Terminal device control

The controlling-terminal and process-groups

A terminal may belong to a process as its controlling-terminal, which is a terminal uniquely associated with one session. Each process of a session with a controlling-terminal has the same controlling-terminal assigned to it. Each session may have at most one controlling-terminal associated with it and vice versa. A terminal may be assigned to at most one session as the controlling-terminal. Certain input sequences from the controlling-terminal cause signals to be sent to all processes in the process-group for the controlling-terminal (see termio(M)). The controlling-terminal plays a special role in handling quit and ``interrupt'' signals (see ``Special characters'').

The controlling-terminal for a session is acquired by the session-leader, which is the process that created the session; the session-id of a session equals the process-id of the session-leader. When a session-leader acquires a controlling-terminal for its session, it thereby becomes the controlling-process of that session (see setsid(S)). Should the terminal later cease to be a controlling-terminal for the session of the session-leader, the session-leader ceases to be a controlling-process.

When a session-leader without a controlling-terminal opens a terminal-device-file and the flag O_NOCTTY is clear on open, that terminal becomes the controlling-terminal assigned to the session-leader if the terminal is not already assigned to some session (see open(S)). When any process other than a session-leader opens a terminal-device-file, or the flag O_NOCTTY is set on open, that terminal does not become the controlling-terminal assigned to the calling-process.

A controlling-terminal distinguishes one of the process-groups in the session assigned to it as the ``foreground'' process-group; all other process-groups in the session are ``background'' process-groups. By default, when the session-leader acquires a controlling-terminal, the process-group of the session-leader becomes the foreground process-group of the controlling-terminal. The foreground process-group plays a special role in handling signal-generating input characters (see ``Special characters'' above).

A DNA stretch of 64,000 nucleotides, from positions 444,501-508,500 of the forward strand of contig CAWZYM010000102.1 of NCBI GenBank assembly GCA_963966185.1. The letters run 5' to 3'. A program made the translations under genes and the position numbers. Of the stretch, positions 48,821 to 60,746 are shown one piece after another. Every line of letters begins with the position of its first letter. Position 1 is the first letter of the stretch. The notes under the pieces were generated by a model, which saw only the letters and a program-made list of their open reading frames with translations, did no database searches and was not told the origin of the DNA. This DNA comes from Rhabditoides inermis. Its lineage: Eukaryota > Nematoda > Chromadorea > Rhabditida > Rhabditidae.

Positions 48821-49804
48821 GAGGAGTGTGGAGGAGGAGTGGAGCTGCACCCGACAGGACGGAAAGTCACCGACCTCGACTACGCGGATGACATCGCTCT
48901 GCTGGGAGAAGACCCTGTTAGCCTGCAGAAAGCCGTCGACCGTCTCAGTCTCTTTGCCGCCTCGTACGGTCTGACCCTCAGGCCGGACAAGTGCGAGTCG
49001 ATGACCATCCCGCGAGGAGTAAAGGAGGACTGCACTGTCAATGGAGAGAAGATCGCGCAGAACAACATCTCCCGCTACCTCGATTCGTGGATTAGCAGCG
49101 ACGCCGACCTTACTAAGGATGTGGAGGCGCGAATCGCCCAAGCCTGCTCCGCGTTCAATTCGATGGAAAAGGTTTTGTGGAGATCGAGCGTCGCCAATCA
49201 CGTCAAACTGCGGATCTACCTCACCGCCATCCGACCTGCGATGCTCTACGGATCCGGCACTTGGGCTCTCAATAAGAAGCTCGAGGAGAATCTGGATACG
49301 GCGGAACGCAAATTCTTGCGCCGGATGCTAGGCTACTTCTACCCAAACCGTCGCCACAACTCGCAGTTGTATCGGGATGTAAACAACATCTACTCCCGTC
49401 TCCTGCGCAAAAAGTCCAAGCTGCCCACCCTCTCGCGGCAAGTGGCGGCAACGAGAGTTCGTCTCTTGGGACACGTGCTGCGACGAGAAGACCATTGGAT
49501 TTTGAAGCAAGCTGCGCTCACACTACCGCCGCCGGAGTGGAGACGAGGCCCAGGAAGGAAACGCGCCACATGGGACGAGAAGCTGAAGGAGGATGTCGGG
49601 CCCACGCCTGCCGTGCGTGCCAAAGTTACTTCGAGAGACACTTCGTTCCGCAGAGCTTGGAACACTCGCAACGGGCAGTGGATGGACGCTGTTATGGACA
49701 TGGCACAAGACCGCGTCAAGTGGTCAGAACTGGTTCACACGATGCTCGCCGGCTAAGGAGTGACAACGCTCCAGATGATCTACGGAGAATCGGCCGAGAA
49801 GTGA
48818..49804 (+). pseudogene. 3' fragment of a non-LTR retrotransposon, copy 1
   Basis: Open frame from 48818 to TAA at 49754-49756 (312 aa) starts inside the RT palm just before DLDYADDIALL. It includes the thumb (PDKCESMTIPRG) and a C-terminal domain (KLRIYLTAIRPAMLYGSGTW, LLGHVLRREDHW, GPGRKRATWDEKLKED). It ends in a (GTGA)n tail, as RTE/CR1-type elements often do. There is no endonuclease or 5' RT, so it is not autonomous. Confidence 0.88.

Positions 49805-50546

A new process inherits the controlling-terminal through the fork operation (see fork(S)). When a process calls setsid to create a new session, the process relinquishes its controlling-terminal; other processes remaining in the old session with that terminal as their controlling-terminal continue to have it (see setsid(S)). When all file-descriptors that denote the controlling-terminal in the system are closed (whether or not it is in the current session), it is unspecified whether all processes that had that terminal as their controlling-terminal cease to have any controlling-terminal. Whether and how a session-leader can reacquire a controlling-terminal after the controlling-terminal is relinquished in this fashion is unspecified. A process does not relinquish its controlling-terminal simply by
closing all of its file-descriptors that denote the controlling-terminal if other processes continue to have it open.

When a session-leader terminates, the current session relinquishes the controlling-terminal allowing a new session-leader to acquire it. Any further attempts to access the terminal by other processes in the old session may be denied and treated as if modem-disconnect was detected on the terminal.

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SCO OpenServer Release 6.0.0 -- 02 June 2005